From two different responses by our editor:
A couple of misconceptions need to be addressed here Pat. First of all not everywhere is "like here" meaning Independence, Kansas. Let's move your scenario out of the rural area and into a major city. The PSAP operators in this major city on the Eastern Seaboard only answer two types of calls, they are either 9-1-1 or 3-1-1. The PSAP, with its equipment and 20 operators per shift is funded through the fees collected on telephone numbers terminating within its service area. The cellular companies pay a fee for each of their trunks that terminate in their cell sites within the service area. The local cable companies which provide telephone service bundled with their television and data services pay a fee to help support the PSAP. It seems everyone pays a fee to support the PSAP except the VOIP people who claim their having to pay the fee would be anti-competitive "because they are not a phone company." If it walks like a duck, looks like a duck, quacks like a duck, the obvious conclusion would be that it is what it puports to be - unless it is a VOIP provider.
Now your example of "If the caller wishes to travel around, as for example with a cellular phone, that certainly is not the VOIP carrier's fault." is rather rife with flaws. If I travel to Independence, Kansas with my cell phone, which has an eastern city's identification, the PSAP in Independence would know the 9-1-1 call was local because it would ring in from the cellular switiching site based on the tower I was using. My call from my cellular phone wouldn't be routed to the PSAP that handles the NPA-NXX on the phone, but the PSAP that handles emergency services where the TOWER is located. Now, are you beginning to see the problems with being able to take your VOIP phone traveling and use the service wherever you have a broadband connection?
The VOIP carriers are using the telephone number assigned to the adapter for routing to the PSAP rather than the location of the router/gateway or whatever is the first unit to handle the call. Until some method is determined to associate a physical address with a connection, the problem will remain. People who think that VOIP is the answer to their telephone needs are being left hanging high-and-dry when it comes to emergency services.
Oh, those 3-1-1 non-emergency calls are just that, a non-emergency in the training of the PSAP operators. A 3-1-1 call will go unanswered should an active call on 9-1-1 be in process. The busiest hour for calls in this PSAP just happen to be the two hours before and after the bars close.
One other point about the difference between a 9-1-1 call and a 3-1-1 call. All 9-1-1 calls are delivered with ANI and perform a "data dip" to provide the ALI or location of the caller. 3-1-1 calls, by FCC mandate will only deliver Caller ID - if provided.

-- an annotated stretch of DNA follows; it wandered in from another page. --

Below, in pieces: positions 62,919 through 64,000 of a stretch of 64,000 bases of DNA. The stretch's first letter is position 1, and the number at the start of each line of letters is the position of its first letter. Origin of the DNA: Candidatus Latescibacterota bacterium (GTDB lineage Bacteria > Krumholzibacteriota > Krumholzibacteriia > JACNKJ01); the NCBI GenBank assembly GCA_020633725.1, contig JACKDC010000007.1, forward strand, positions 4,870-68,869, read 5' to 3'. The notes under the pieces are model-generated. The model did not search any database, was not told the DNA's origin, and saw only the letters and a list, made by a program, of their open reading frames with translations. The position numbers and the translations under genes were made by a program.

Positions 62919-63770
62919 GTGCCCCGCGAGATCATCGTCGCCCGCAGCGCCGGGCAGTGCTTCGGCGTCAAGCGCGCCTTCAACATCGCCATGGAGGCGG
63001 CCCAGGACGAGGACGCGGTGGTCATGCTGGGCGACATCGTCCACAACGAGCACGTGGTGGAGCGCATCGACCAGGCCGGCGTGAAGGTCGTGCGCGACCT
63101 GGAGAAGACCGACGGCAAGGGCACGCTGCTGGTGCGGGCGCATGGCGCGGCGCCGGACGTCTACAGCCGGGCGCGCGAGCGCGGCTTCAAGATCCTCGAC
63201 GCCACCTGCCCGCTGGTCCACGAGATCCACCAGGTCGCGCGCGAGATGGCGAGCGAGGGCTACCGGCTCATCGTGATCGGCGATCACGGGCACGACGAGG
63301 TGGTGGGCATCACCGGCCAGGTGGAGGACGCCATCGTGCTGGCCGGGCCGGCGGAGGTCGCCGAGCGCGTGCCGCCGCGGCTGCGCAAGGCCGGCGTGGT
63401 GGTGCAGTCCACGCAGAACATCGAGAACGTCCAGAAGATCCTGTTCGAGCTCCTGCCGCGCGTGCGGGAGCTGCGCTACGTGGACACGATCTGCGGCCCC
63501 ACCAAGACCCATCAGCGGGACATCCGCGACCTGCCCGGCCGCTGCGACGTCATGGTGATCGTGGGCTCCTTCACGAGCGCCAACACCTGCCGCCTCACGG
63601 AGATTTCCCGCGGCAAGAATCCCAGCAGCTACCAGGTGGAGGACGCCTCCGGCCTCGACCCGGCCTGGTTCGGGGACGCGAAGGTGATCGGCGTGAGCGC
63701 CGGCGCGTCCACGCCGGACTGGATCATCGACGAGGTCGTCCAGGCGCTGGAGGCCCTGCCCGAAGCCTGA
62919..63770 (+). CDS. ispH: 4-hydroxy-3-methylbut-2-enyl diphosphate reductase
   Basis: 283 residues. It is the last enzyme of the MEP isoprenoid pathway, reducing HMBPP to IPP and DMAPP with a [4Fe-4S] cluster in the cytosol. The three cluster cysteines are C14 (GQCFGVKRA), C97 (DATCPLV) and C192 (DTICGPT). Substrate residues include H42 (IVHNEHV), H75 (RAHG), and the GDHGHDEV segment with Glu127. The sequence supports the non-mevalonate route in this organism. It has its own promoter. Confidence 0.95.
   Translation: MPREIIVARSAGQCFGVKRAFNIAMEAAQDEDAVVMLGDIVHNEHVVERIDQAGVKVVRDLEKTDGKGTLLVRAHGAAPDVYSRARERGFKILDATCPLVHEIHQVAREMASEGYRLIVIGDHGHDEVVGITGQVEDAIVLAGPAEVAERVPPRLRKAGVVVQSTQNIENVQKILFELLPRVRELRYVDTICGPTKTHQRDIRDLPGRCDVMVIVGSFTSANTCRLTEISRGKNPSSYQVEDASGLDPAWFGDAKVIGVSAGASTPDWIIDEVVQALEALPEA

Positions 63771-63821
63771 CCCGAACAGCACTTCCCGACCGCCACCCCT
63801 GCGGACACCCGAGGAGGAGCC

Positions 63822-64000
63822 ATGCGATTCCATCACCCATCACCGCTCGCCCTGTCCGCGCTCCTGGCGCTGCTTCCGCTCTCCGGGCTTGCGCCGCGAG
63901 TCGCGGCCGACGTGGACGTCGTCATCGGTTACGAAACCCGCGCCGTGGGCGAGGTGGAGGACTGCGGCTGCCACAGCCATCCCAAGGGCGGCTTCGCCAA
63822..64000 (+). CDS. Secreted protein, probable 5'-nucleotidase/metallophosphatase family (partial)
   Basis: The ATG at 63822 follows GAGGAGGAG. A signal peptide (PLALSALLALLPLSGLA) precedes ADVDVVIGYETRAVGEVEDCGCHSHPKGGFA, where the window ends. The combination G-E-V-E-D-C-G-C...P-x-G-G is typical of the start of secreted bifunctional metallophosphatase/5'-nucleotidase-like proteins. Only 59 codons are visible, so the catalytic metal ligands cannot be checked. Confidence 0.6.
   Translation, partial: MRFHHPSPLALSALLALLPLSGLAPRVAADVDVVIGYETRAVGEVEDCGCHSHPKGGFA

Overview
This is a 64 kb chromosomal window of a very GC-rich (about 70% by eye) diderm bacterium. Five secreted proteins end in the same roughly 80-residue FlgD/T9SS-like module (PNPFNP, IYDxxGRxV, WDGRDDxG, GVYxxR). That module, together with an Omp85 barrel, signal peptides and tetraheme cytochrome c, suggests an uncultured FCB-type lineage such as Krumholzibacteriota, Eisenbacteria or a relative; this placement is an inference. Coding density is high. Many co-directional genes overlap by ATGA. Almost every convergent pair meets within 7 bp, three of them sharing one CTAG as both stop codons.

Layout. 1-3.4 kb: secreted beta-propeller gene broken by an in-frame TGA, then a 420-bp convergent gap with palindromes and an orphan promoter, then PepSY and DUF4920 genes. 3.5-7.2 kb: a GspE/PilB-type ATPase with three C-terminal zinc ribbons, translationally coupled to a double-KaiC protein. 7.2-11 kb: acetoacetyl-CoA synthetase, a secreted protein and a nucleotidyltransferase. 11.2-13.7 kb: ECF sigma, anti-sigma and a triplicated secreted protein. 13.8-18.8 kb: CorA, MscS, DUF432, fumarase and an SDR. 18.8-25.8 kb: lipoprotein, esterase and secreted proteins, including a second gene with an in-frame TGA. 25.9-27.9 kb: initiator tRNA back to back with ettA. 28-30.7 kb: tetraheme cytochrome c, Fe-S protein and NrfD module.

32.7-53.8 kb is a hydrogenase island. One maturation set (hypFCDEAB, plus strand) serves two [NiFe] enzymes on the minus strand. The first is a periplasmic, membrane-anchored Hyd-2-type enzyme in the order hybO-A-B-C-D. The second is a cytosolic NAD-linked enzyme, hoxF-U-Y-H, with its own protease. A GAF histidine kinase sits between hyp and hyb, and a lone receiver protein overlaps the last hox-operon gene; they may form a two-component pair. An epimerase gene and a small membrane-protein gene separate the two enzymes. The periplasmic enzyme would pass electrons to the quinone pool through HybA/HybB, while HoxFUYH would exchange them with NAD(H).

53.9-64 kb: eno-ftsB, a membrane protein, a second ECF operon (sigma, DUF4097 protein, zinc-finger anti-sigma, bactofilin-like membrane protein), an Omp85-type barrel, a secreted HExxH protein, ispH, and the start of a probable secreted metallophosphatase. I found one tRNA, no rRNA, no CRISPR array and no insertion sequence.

Rodgers Platt[TELECOM Digest Editor's Note: Aside for a minute the fact that I do not approve of 311 or the idea of police acting as the Answering Service for the entire government, which is what they would like, let's just talk about your cellular comparison. Yes, if you came here to visit from wherever, your cellular call to 911 would get routed as you say. But you have had a stroke, or for some other reason are unable/unwilling to speak, what _display_ will the 911 person _here_ receive? Your east coast address/phone number ID will be useless ... will it give the outgoing phone number of the local tower? What good will that do? By using GSM, I suppose _your_ phone could transmit to _our_ tower some string to be used as your 'temporary location' to be passed along as the 'ID' to _our_ dispatcher ... that might work.
Maybe VOIP could do something similar: A call on a VOIP phone to 911 would be intercepted by the broadband carrier handling your traffic and routed _from that point_ over a phone line to the local 911 spot. I do not honestly know _how_ Vonage handles it; only that they warn you repeatedly prior to getting the adapter turned on that "if you wish to use 911 from this adapter, you _must_ tell us the main address (house number, apartment number, etc) where the police or firemen or doctor or whoever is to go to find you and your distress. We need that information to make 911 work. It is _not_ optional." Then two or three days later they advise you the work is finished.
I should also point out that a 911 call is a rarity here; there are one or two per _day_ between the various places they respond for, including Independence PD, 'Independence Rural', Montomgery County Sheriff, Cherryvale, KS PD (overnight, when the one officer on duty there is the only staff person on duty in the town of 2000 people). And, she answers the City Hall centrex, and is the receptionist for the Police Department which is in the basement of our City Hall. And, on the occassion of a 911 call arriving, she _immediatly_ says on the radio 'nine one one call, stand by ... ' which means all the officers on the street, etc who may be chattering on the radio know to shut up and wait and listen. Using my scanner, I will hear her sometimes 'patching in her headset line' and a one-way conversation while she questions the caller: 'which way did you see them go? what kind of car was it, etc' and she will repeat back to the caller (and over the air of course) whatever the caller told her; officers all over southeast Kansas listening in and ready to move out if it involves their area. The overwhelming majority of our 'crime' around here involves teenagers and other young guys who are rowdy and very possibly had been drinking. They (police) also claim there is a 'terrible problem with drugs' here; my local attorney just laughs and says "that is the usual police BS; they find some kid with a bunch of old cola bottles and the powder that _could_ be used to make meth so police claim the kid has a 'meth lab' going on". The usual give and take you find between police and defense lawyers everywhere. PAT]